Skip to comments.Wandell slashes costs, cuts jobs in effort to save motorcycle firm
Posted on 04/27/2010 11:50:48 AM PDT by BraveMan
Having climbed aboard an American icon at one of the most difficult points in its history, Keith Wandell has been driven by an overriding thought:
Don't let Harley-Davidson become General Motors.
Now, nearly a year into the job, Harley's chief executive officer has cut millions of dollars in costs, eliminated thousands of jobs and brought a sense of urgency to the world's largest maker of heavyweight motorcycles.
Some of the changes, particularly the job cuts, have been painful. But in his first extensive interview since taking the reins, Wandell told the Journal Sentinel last week that the actions he took were necessary and designed to keep Harley relevant and profitable in the long term.
"There is not one of us who wakes up in the morning and says, 'Wow, this is another opportunity to ruin someone's life,' " Wandell said. ". . . But you cannot turn your head and look the other way when there are issues that are going to ruin the company. I wish we could be totally clear about that."
Given that the global economy was in a tailspin a year ago, Wandell was a logical choice for Harley's top spot. In his previous job as president and chief operating officer at Johnson Controls Inc., he was responsible for controlling costs and answering to Wall Street. He had testified in Congress, along with Detroit auto executives, when the automakers were seeking federal loans to keep them out of bankruptcy.
So after joining Harley-Davidson, he absolutely did not want the 107-year-old Milwaukee manufacturer to behave like General Motors. And he was taken aback by Harley employees who worried that his experience at an auto-industry supplier such as Johnson Controls might be a bad thing - a close tie to an industry that had fallen into deep trouble.
Look in a mirror, he told them - Harley was already so far down that same path "it wasn't even funny."
"We had too many dealerships, there was too much inventory and we had driven down the residual value of our products. Doesn't all of that sound familiar?" he told the Journal Sentinel.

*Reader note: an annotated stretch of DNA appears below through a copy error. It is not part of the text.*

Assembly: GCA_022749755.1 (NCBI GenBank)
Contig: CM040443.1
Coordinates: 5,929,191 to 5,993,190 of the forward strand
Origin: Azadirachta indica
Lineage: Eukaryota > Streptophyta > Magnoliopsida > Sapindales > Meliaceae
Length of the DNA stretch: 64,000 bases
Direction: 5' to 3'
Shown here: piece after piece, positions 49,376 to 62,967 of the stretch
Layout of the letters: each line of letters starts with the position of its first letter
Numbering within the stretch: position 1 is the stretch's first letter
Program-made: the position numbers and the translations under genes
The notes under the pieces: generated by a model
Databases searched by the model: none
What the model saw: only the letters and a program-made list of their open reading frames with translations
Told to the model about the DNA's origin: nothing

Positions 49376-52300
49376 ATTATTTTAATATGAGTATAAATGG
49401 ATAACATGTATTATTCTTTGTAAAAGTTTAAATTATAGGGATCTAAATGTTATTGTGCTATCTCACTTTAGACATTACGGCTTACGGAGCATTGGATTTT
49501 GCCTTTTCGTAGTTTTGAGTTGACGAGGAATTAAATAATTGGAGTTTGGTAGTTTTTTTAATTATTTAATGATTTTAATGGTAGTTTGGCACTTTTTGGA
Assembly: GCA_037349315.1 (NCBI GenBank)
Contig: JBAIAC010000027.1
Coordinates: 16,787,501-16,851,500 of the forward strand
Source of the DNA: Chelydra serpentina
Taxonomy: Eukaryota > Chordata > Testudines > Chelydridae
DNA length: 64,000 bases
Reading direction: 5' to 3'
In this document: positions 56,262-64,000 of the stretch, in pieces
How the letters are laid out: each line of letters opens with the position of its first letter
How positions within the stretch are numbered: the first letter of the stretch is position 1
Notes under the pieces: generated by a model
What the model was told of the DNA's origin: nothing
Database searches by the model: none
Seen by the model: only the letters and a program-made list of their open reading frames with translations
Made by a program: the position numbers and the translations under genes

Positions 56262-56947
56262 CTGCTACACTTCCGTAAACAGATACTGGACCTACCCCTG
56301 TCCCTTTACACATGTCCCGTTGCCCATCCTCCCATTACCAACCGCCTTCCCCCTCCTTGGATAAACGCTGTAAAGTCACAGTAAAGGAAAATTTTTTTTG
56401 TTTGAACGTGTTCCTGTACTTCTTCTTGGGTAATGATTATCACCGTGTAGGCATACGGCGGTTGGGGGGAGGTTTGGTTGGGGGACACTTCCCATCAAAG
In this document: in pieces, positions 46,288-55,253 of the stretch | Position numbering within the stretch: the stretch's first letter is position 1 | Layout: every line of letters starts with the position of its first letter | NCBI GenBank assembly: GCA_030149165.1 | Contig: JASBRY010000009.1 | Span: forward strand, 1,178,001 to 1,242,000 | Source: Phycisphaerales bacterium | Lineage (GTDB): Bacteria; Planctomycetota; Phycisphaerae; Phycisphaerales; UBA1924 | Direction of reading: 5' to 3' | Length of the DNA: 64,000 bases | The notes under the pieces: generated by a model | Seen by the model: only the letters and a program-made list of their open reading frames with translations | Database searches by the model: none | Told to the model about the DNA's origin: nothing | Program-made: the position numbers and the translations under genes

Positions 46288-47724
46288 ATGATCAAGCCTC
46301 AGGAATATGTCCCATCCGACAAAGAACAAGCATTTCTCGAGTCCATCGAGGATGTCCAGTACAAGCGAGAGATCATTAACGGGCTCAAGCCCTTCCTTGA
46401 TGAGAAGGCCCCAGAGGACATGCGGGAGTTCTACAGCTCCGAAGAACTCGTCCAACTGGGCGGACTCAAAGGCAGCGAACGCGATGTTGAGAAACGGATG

During the past 11 months, though, "Everything we have done has been just the opposite of that," he said.
Stock analysts have praised Wandell for showing aggressive leadership.
"You only have to look to the auto industry for evidence that if you don't make changes early enough, it could be really bad for the company and the employees, long term," said analyst Robin Diedrich with Edward Jones Co.
Since January 2009, Harley has announced the closing of two factories and a distribution center. The company also has announced cuts totaling about 25% of its workforce - at least 2,700 hourly workers and 840 administrative employees.
The labor union at its plant in York, Pa., grudgingly accepted a seven-year contract that eliminated more than half of 1,900 jobs but kept the York factory from being relocated to Kentucky. Work has been outsourced so that Harley can focus on its core competencies, such as making motorcycle frames and engines, and painting and assembling bikes.
"We are never going to be as efficient or as competitive as outside suppliers" on other things, said Wandell, who took over at Harley last May 1.
Harley's expansion plan in Milwaukee was placed on hold, largely due to the economy. The plant on Capitol Drive is closing, with the work sent to the Pilgrim Road factory, and a distribution center in Franklin is closing and being outsourced.
Buell Motorcycle Co., an East Troy bike manufacturer that won accolades on the race track but was not profitable for Harley, its owner, was eliminated during Wandell's first six months.
"We were selling seven, eight, maybe 10 (Buell) bikes a day worldwide," Wandell said. "This was a business that had been looked at repeatedly by the board of directors. But what was different this time was the depth of the recession."
Harley decided to sell its MV Agusta motorcycle division, which it had acquired in 2008 for $109 million but did not live up to expectations.
"We were allocating our limited resources to different brands and were starving the Harley-Davidson brand," Wandell said.
All told, Harley expects its restructuring will cost $430 million to $460 million and will lead to annual savings of $240 million to $260 million when finished. For 2010 alone, restructuring will save $135 million to $155 million.
"I don't really have any misgivings," Wandell said. "That is not meant to be self-serving, but I can honestly look you in the eye and say I don't know that I would have done anything a whole lot differently."
Harley said shipments of its bikes to dealers in 2009 fell 27% to 223,023. For 2010, it expects shipments to fall another 5% to 10%, to between 201,000 and 212,000 motorcycles. That's a big drop from 2007, when the company shipped about 350,000 motorcycles.
Going forward, Harley-Davidson will be a smaller but more focused operation, said Diedrich, the Edward Jones analyst.
Like many companies, it needed to shed some pounds, according to analyst Ned Douthat with Ockham Research. Things would have been far worse if Wandell had not taken aggressive actions, he said.
This will be a challenging year for Harley on many fronts, given lingering uncertainty in the economy and cautious consumer spending. Still, there have been encouraging signs such as a sales increase in Europe and cost savings from restructuring.